Former US president Donald Trump at a campaign trail meeting on October 16 2023 in Adel, Iowa AFP

Former President Trump's team is implementing a new strategy aimed at achieving gains among Latinos, specifically targeting voters of Cuban, Venezuelan, and Colombian descent in Florida.

According to an Axios report by Sophia Cal and Martin Vassolo, the former president's team seeks to portray him as a victim of perceived socialist overreach, linking his legal challenges and clashes with Democrats to the struggles faced by many Latin Americans under authoritarian rulers who claim to be socialists.

In a recent rally to counter-program the latest Republican debate in Florida, Trump strategically chose Hialeah, a location with over 95% Hispanic residents, primarily Cuban Americans who constitute a conservative electorate aligned with the Republican party. During the rally, Trump drew parallels between his legal challenges and resistance to communism, and the experiences of Cuban Americans under Fidel Castro's regime.

Hialeah Mayor Esteban Bovo Jr., a Trump supporter, emphasized that individuals from Venezuela, Nicaragua, and Cuba understand the implications of political indictments, reflecting the targeted messaging.

Trump also granted an interview to Spanish-speaking network Univision last week, in which he tackled some issues considered a priority for many in the Latino community: border security, immigration and relations with Mexico. Trump also answered why he believes he's gaining traction with this demographic, saying that those who live in the U.S. "want security and a border."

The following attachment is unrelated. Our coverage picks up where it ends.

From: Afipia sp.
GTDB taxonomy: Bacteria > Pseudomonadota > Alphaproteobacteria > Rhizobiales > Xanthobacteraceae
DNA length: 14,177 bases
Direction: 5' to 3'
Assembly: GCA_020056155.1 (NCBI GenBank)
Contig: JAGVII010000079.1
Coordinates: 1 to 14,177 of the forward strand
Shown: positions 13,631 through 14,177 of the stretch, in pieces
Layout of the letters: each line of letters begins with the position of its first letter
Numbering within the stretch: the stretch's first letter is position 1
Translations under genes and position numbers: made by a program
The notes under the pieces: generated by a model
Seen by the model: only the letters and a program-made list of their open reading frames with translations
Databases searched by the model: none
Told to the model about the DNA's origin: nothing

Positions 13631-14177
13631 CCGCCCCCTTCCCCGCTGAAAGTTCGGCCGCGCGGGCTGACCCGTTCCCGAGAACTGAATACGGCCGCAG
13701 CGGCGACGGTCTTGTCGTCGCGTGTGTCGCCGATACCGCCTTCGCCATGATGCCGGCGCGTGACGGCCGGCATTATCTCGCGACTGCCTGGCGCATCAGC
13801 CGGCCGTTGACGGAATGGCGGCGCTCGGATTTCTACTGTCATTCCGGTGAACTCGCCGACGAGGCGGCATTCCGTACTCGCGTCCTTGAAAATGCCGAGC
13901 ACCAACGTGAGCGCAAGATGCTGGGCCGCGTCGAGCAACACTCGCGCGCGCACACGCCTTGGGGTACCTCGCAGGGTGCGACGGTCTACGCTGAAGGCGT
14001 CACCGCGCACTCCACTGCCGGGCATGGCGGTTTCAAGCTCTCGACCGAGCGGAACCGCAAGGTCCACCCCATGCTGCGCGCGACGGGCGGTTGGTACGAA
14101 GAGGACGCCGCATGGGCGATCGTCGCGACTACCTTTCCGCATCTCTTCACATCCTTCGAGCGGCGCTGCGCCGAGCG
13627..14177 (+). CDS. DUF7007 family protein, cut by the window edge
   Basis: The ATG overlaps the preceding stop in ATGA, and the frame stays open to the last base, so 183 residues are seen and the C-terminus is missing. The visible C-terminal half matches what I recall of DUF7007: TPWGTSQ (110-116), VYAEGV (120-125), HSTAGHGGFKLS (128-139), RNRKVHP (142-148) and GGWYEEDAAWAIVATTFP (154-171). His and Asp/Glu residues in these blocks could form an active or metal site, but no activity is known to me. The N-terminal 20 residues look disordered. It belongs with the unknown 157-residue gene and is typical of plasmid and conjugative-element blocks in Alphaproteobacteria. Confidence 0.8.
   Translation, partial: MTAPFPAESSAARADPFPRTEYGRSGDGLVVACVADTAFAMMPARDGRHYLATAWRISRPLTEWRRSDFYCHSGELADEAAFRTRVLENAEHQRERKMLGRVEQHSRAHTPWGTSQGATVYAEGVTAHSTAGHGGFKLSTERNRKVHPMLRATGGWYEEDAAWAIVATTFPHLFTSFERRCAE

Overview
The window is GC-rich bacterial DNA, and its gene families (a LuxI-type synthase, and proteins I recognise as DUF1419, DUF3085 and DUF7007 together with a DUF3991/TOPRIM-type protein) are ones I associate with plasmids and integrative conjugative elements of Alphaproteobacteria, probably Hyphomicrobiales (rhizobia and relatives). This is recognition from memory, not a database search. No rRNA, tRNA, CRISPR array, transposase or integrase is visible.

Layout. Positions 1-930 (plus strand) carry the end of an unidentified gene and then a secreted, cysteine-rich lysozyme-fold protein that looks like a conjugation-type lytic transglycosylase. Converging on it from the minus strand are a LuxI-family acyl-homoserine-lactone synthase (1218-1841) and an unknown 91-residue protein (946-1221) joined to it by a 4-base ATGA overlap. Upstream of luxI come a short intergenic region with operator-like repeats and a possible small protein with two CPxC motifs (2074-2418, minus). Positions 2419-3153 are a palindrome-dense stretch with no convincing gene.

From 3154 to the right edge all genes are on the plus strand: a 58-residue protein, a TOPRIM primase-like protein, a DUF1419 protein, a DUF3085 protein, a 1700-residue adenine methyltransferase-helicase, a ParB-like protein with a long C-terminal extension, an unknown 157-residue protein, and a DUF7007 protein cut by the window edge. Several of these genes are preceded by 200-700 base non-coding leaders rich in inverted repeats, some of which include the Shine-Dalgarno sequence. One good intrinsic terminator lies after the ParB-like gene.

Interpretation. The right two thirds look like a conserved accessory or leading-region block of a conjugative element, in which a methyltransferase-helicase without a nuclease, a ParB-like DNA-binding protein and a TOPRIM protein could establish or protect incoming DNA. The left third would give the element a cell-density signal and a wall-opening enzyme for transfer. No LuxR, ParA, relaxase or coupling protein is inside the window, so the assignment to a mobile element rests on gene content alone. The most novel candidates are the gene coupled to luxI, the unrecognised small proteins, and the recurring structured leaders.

Asked about why he believed more Latinos were identifying as conservative, he said: "It is a big honor because it has happened since I became President. They are entrepreneurial, energetic. Some of the best businesses are ran by Latinos. They want security too. They don't want people breaking into their houses. I think that is one of the reasons why they like me."

Trump has been steadily gaining support with the Latino electorate during the past decade, increasing from 28% in 2016 to 36% in 2020, according to the Pew Research Center. In 2022, Republicans got 39 percent of the Latino vote, the highest percentage since 2004.

A recent New York Times poll indicates potential challenges for Democrats, with Biden's lead among Hispanics in single digits in six swing states. Additionally, a CBS News/YouGov poll suggests that Hispanic voters are more optimistic about their finances under Trump than Biden.

Beyond Florida, Trump's team plans to extend its strategy to South Texas, Arizona, and Nevada, with Spanish-language ads focusing on the economy and border security.

Biden's campaign, recognizing the challenges its facing, recently unveiled ads targeting Cuban and Venezuelan Americans in South Florida, emphasizing his support for Hispanic small businesses and opposition to dictators. Democrats are also undertaking an aggressive campaign, particularly in swing states like Arizona, Nevada, and Pennsylvania, the report shows.

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